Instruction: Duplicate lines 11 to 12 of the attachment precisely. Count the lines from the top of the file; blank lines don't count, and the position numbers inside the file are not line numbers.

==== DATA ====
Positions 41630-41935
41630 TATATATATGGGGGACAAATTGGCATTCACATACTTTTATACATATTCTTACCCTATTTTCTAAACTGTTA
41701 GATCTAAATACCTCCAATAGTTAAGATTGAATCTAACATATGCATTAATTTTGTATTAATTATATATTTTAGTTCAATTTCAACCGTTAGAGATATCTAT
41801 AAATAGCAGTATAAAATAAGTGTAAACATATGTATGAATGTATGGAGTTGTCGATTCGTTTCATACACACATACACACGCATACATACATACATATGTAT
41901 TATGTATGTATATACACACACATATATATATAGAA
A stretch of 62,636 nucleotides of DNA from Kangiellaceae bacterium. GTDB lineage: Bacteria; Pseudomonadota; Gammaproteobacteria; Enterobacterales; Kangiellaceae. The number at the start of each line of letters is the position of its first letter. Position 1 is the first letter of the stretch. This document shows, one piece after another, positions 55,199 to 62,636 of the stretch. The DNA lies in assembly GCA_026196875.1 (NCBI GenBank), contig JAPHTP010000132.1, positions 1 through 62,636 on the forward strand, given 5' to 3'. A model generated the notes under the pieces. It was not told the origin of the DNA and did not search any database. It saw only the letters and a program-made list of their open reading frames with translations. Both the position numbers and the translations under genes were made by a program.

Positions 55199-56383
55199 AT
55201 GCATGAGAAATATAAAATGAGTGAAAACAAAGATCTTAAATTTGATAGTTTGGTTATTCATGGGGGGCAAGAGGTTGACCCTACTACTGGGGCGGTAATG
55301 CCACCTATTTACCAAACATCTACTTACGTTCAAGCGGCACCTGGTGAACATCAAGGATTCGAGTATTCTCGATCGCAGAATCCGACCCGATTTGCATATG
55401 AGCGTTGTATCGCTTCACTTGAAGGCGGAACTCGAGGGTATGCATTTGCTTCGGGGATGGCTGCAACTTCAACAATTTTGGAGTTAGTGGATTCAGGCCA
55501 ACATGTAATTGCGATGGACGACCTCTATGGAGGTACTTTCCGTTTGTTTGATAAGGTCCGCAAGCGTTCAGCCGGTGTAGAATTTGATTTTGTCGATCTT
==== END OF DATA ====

55401 AGCGTTGTATCGCTTCACTTGAAGGCGGAACTCGAGGGTATGCATTTGCTTCGGGGATGGCTGCAACTTCAACAATTTTGGAGTTAGTGGATTCAGGCCA
55501 ACATGTAATTGCGATGGACGACCTCTATGGAGGTACTTTCCGTTTGTTTGATAAGGTCCGCAAGCGTTCAGCCGGTGTAGAATTTGATTTTGTCGATCTT